money moves

Houston fintech unicorn raises $300M in series C

Last year, HighRadius became Houston's first unicorn — a privately held startup valued at over $1 billion. Now, the fintech company has raised more funds. Image via HighRadius.com

Houston's first "unicorn," fintech company HighRadius, is growing up fast.

On March 30, HighRadius, a software-as-a-service (SaaS) business, reported it raised a $300 million Series C round of funding that values the company at $3.1 billion. D1 Capital Partners and Tiger Global Management led the round, with participation from existing investors ICONIQ Growth and Susquehanna Growth Equity. Also contributing to the round were four high-profile entrepreneurs:

  • Frank Slootman, chairman and CEO of Snowflake, a cloud-computing company based in San Mateo, California. Both D1 Capital and Tiger Global invested in Snowflake, which went public in September.
  • Michael Scarpelli, chief financial officer of Snowflake.
  • Tooey Courtemanche, CEO of Carpinteria, California-based Procore Technologies, which produces software for management of construction projects. D1 Capital and Tiger Global are investors in Procore.
  • Howie Liu, co-founder and CEO of Airtable, a cloud-based collaboration platform based in San Francisco. D1 Capital is among Airtable's investors.

In a news release, HighRadius says it will spend the money to fuel product development and expand its global reach.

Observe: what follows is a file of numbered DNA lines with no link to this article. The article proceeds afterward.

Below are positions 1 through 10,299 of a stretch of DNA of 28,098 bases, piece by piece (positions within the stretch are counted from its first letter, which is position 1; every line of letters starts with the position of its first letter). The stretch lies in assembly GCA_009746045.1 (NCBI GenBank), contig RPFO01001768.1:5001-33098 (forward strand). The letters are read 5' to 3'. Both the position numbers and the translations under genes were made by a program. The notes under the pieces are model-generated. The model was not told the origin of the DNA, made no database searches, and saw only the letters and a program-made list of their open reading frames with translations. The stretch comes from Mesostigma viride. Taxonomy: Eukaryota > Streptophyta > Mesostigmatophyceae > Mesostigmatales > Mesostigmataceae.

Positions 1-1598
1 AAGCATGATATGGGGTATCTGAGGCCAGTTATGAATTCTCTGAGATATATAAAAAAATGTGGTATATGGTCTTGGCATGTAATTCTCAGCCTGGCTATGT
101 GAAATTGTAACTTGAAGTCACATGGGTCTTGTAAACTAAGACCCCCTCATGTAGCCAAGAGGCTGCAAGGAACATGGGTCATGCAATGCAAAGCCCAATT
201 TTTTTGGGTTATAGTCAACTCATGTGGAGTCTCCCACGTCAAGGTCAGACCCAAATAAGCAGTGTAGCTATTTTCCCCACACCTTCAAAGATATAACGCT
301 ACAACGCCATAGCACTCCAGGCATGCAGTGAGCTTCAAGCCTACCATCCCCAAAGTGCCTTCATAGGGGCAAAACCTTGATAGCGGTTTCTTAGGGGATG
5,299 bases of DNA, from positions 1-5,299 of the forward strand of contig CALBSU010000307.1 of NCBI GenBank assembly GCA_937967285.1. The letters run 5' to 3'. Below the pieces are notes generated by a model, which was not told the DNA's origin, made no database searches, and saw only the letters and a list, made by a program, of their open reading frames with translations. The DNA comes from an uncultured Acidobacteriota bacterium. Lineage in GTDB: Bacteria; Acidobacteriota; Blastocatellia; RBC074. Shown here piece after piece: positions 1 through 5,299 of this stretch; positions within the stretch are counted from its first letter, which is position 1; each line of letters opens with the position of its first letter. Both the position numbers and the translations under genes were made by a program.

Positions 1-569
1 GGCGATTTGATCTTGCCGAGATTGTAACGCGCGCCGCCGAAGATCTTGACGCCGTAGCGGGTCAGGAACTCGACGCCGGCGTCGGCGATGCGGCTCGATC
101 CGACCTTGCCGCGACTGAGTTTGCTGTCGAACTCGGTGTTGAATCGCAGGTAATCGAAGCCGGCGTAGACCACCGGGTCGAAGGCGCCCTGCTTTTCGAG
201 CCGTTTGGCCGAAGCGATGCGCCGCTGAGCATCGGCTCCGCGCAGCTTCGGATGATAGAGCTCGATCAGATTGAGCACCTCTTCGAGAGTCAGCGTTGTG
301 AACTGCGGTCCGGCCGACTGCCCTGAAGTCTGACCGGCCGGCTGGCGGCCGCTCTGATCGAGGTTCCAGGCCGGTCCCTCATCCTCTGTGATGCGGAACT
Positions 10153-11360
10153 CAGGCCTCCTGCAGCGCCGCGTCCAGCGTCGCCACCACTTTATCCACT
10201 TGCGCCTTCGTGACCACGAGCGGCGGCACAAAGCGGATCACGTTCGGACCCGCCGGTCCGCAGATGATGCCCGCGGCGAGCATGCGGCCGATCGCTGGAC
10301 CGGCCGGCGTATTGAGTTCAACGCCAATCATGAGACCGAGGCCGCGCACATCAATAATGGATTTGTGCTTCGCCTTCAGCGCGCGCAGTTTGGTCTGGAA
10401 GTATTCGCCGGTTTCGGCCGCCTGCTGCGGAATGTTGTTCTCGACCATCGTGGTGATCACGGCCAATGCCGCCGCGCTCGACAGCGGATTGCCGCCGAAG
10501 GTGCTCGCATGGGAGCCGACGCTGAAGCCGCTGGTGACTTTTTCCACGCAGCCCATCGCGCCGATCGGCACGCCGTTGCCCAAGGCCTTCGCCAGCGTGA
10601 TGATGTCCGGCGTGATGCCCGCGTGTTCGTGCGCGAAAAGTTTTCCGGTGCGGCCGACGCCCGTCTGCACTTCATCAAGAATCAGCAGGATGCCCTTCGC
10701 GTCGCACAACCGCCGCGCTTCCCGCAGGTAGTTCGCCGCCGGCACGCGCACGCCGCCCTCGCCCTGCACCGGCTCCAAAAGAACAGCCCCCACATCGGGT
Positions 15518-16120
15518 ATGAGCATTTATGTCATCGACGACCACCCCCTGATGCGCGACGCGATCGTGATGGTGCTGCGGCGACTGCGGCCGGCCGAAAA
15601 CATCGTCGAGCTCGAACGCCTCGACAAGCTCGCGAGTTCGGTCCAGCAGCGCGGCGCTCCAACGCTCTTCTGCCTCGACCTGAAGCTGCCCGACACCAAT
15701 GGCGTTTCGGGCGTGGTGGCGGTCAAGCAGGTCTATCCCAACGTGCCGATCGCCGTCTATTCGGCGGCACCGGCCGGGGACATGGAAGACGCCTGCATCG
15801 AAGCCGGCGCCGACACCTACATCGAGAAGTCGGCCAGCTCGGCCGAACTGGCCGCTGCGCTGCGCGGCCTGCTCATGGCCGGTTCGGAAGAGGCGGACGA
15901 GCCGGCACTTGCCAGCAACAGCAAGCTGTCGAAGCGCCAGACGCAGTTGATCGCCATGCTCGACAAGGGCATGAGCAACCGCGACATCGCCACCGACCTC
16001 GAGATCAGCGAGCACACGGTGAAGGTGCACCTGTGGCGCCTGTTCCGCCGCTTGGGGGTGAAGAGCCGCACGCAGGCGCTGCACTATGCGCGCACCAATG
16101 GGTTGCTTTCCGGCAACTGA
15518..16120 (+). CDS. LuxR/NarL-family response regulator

The $300 million funding round comes nearly 15 months after HighRadius announced it raised $125 million in a Series B round that catapulted it to unicorn status. In the fundraising world, a unicorn refers to a startup valued at $1 billion or more.

HighRadius, based in West Houston, was founded in 2006. It employs more than 1,000 people around the world. The HighRadius website listed 16 job openings as of March 30, with 10 of them in Houston.

HighRadius' AI-powered SaaS offering streamlines accounts-receivable and cash-management processes. For instance, HighRadius' Cash Application software relies on AI to comb through documents like emails and invoices to automatically match incoming payments with customer accounts. The company has over 600 customers, including more than 200 of the Forbes Global 2000.

"Our goal has always been to build a long-lasting business that outlasts all of us," Sashi Narahari, founder and CEO of HighRadius, says in the news release. "I look forward to working with [our] high-quality, long-term investors, who share a common vision of transforming the office of the CFO using a combination of artificial intelligence built on top of connected-finance workspaces and embedded analytics."

In the news release, Daniel Sundheim, founder of New York City-based D1 Capital, says CFOs and their teams have historically relied on antiquated methods to handle accounts receivable and cash management.

"HighRadius is in the opening innings of defining the next big software market for the office of the CFO," John Curtius, a partner at New York City-based Tiger Global, says in the news release. "HighRadius bears all of the signs of being a category-defining business for order-to-cash automation."

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Building Houston